- - Thursday, December 26, 2013


By Anne Perry
Ballantine, $18, 208 pages

Claudine Burroughs is a woman with everything in the London of Christmas 1868. She has a wealthy husband and a place in society, and it isn’t until she goes to a party that bores her and encounters a Welsh poet in the darkness of a garden that she realizes what is missing from her life.

When a killing is committed in the garden that night, Claudine is shocked. She cannot forget it. The plight of a young streetwalker beaten to death outside a society party angers her, but her anxiety increases when questions arise that focus on the Welsh poet.

The moral that Anne Perry drives home in this poignant little Christmas morality play is that it isn’t easy for a woman like Claudine to rebel against the comfort of her world or to defy an indifferent husband — even if it’s in defense of those without a voice.

In “A Christmas Hope” the reader soon discovers that Claudine seeks to answer a need within herself that she had ignored too long. She realizes that her occasional charity work is not enough. There is no suggestion of romance between Claudine and the Welsh poet, Dai Tregarron, who finds himself charged with killing the pathetic young woman — a prostitute, it turns out — he had invited out on the festive evening when she died. The poet and the prostitute were not guests at the elite holiday party, nor were they welcome. They were skulking in the garden where young men who were invited guests sought to sample the charms of the young streetwalker who died as a result.

At first, Claudine is no more than curious about her brief encounter with the fey poet who appeared out of the night to call her “Olwen” and tell her she reminded him of white flowers. Yet she cannot dismiss the young woman’s death from her mind, and she involves herself in a way she never has before in a situation entirely alien to her status.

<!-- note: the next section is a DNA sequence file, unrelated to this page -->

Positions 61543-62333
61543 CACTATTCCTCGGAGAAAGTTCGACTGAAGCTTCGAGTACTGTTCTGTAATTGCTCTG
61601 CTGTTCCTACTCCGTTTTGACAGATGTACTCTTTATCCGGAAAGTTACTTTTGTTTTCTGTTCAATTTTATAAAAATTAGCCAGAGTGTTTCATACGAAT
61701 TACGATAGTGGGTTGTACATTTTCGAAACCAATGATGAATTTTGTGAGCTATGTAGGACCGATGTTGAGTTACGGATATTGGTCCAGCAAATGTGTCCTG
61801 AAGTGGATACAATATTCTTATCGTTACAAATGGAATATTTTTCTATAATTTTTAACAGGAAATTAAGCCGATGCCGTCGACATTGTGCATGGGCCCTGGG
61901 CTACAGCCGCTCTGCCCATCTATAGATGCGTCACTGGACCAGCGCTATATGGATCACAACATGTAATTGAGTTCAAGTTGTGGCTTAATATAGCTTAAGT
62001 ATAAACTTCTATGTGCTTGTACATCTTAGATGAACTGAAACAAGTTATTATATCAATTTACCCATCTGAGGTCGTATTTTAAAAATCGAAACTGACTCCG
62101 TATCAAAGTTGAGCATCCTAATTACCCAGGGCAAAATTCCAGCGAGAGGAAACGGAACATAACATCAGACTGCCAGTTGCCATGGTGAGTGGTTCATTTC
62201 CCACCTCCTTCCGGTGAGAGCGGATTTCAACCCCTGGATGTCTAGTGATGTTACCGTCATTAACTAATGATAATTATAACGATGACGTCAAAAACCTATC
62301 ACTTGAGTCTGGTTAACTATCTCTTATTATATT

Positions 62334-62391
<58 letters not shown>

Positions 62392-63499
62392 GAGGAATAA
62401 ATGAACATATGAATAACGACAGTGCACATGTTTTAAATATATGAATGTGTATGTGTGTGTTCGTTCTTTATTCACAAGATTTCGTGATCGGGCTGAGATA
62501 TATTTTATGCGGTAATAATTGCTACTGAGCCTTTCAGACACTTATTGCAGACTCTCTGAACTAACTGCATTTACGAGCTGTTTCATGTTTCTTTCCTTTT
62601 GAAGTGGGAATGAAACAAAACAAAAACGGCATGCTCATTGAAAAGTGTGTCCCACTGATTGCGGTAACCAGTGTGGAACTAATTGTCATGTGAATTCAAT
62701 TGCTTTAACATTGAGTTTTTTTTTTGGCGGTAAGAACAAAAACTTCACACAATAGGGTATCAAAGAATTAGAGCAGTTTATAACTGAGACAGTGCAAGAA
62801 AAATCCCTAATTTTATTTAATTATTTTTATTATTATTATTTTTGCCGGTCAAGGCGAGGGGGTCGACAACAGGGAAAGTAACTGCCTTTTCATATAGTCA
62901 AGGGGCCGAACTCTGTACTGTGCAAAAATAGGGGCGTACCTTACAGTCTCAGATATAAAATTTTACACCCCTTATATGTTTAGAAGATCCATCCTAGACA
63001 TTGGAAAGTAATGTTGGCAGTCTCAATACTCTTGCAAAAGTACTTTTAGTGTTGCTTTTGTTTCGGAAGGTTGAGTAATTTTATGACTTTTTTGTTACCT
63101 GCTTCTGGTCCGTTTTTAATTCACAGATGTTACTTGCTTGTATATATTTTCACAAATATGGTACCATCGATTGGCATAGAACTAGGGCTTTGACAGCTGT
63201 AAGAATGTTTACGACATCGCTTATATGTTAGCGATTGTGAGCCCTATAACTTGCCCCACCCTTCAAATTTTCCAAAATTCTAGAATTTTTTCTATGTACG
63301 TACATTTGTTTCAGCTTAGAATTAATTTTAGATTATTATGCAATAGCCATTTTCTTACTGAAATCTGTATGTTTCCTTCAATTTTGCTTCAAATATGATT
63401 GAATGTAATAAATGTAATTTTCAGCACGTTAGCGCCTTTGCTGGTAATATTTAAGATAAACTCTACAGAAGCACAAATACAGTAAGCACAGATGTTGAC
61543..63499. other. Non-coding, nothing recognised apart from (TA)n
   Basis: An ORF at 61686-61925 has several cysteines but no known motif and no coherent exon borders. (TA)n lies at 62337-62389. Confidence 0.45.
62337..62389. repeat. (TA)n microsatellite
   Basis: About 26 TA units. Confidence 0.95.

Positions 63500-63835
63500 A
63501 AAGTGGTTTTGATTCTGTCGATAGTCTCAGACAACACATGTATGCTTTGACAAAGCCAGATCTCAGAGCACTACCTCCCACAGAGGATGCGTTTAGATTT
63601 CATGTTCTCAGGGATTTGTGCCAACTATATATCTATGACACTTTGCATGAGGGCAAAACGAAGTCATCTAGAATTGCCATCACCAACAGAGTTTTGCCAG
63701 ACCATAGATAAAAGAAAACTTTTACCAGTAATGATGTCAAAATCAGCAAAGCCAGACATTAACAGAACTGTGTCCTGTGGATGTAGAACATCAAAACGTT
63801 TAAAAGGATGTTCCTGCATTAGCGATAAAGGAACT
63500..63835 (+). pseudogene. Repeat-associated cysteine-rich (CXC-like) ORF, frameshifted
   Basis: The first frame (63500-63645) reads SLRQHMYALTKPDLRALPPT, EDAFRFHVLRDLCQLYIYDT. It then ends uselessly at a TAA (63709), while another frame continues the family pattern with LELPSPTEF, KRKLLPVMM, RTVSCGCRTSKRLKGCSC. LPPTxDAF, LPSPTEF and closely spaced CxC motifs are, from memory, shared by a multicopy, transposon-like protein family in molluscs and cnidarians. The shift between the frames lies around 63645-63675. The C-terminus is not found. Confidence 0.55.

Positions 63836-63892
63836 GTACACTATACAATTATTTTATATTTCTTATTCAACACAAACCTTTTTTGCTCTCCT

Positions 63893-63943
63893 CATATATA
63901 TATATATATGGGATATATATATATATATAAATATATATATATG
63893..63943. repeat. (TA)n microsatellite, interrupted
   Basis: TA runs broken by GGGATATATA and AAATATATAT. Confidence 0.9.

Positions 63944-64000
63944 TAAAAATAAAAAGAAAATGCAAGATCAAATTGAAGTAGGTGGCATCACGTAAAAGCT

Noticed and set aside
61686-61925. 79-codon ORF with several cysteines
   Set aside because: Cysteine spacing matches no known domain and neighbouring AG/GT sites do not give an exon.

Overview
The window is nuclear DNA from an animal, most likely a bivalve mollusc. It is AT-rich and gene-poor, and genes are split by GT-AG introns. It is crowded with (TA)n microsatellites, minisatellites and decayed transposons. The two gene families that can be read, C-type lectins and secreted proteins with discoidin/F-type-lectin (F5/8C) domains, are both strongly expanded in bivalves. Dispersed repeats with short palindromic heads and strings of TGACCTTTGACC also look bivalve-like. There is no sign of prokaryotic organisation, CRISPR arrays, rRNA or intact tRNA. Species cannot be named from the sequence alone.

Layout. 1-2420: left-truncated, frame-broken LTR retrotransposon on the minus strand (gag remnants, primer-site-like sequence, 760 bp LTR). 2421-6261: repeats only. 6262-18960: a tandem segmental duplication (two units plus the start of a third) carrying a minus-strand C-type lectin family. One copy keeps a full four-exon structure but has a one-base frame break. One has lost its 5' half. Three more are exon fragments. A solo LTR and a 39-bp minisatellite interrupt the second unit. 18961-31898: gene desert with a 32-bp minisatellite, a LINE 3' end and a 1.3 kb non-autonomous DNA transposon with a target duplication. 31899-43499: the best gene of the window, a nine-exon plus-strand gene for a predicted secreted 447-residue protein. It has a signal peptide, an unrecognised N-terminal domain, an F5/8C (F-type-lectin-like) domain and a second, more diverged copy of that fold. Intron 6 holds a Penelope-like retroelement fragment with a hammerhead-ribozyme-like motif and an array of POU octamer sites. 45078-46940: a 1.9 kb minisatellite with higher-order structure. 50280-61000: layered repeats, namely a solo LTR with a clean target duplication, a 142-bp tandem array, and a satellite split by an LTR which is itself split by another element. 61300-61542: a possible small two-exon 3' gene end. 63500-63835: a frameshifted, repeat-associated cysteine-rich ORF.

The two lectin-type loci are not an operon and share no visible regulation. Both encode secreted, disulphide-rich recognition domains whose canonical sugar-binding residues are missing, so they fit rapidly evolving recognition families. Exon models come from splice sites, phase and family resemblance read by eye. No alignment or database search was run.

To do so, she uses her acquaintance with Squeaky Robinson, a tough and colorful character who helps raise money for the clinic for women in trouble where she does sporadic work. He is as surprised as she is by her determination and is even disapproving of it. She perseveres, though, even when the Welsh poet is arrested and jailed on suspicion of murder. To gather evidence, she forms unlikely alliances with women of social standing and ignores the anger of her husband. Ironically, it is the evidence of Alphonsine, the daughter of a wealthy and socially prominent woman, that makes Claudine certain that the prostitute’s death was not caused by Tregarron. She uncovers the truth when the frightened young woman admits she had witnessed the attack and had not spoken up because she was in the company of the young man she loved but was not allowed to marry. Her unhappiness bitterly reminds Diane of what happened to her when a forced marriage to a suitable husband brought her money and nothing else.

Diane offers advice from her heart to Alphonsine, who is terrified to reveal what she saw and just as frightened to admit with whom she saw the assault on the streetwalker.

“If you are certain of what you saw, I think you have no choice but to tell it now,” Diane warns the young woman. “Or be prepared to live with your silence and whatever consequences might follow it for the rest of your life.”

She reminds Alphonsine that her fiance was involved in the violent attack and that he must be aware of a truth that will forever stand between them. To make matters worse, John Barton, the man whom Alphonsine would prefer to marry, is also aware of the facts, and according to her, he “would despise me if I said nothing. The thought of that hurts more than I can bear.”

In the end, it is Alphonsine’s father, Forbes Gifford, who comes to the aid of his daughter and to the solution of the murder in ways I won’t reveal here. Claudine, who has fought a lonely battle against far more than social niceties, the rage of her husband and even the disapproval of the stern and cynical Squeaky, finds some kind of wisdom and peace. In this stirring and mysterious seasonal tale, Ms. Perry expertly ties up all the loose ends.

Muriel Dobbin is a former White House and national political reporter for McClatchy newspapers and The Baltimore Sun.

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